In a new study entitled “The Effect of a Novel form of Extended-Release Gabapentin on Pain and Sleep in Fibromyalgia Subjects: An Open-Label Pilot Study” researchers showed that administration of the drug gabapentin (in an extended-release approach), initially prescribed as an anti-epilepsy medication, relieved fibromyalgia-associated pain symptoms and improved fibromyalgia patients’ quality of life. The study was published in the journal Pain Practice.
Fibromyalgia (FM) is a condition characterized by chronic widespread pain and a heightened and painful response to pressure. It is a disabling condition affecting approximately 2% of the United States population, with a higher prevalence among females.
Previous studies reported that an anti-epilepsy medication – Gabapentin (gabapentin immediate release [G-IR]) – is efficient to relief FM pain (reported decreases of 30 to 40%). However, despite its efficacy and safety, G-IR has a short half-life (i.e., the amount of time required for a compound to fall to half of its initial value) and there is a need for frequent dosing.
Currently, it was developed a new extended-release formulation of gabapentin – G-GR (gastroretentive gabapentin) – based on a gastric retention strategy to promote a steady release of gabapentin during its time in the stomach (approximately 10 hours before being broken down into a healthy dietary fiber).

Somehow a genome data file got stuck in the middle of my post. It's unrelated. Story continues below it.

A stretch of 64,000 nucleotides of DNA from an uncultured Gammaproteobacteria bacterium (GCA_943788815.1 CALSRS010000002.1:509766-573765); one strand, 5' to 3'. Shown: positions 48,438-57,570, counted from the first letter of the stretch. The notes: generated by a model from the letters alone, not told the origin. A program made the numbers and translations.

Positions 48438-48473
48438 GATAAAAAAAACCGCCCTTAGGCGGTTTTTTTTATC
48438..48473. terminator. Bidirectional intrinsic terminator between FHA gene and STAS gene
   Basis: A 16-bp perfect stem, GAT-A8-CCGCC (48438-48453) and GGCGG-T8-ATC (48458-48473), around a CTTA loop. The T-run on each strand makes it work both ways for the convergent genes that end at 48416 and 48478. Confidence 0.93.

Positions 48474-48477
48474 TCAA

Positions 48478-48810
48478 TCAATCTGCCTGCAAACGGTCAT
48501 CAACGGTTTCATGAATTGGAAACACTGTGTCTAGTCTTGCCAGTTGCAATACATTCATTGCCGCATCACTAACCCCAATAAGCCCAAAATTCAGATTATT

In this study, authors investigated the efficacy of G-GR to manage FM pain using the Numeric Pain Rating System (NPRS), an 11–point scale for patient self- reporting of pain. A total of 29 patients with FM enrolled in this study and were given an extended-release gabapentin starter pack and treated for a total of 12 weeks. By the end of week 4, patients already reported a significant pain relief on the NPRS. Furthermore, authors also found significant improvement in Fibromyalgia Impact Questionnaire (FIQ) scores, observing that patients experienced improved quality-of-life, including better sleep quantity (on average, and additional 1.2 hours).
Therefore, the team highlights that although their study has limitations (it was not a randomized controlled study and the sample size was small) it suggests that G-GR is effective against FM pain and improves patients’ quality of life. However, a larger randomized controlled study is necessary to confirm these findings.
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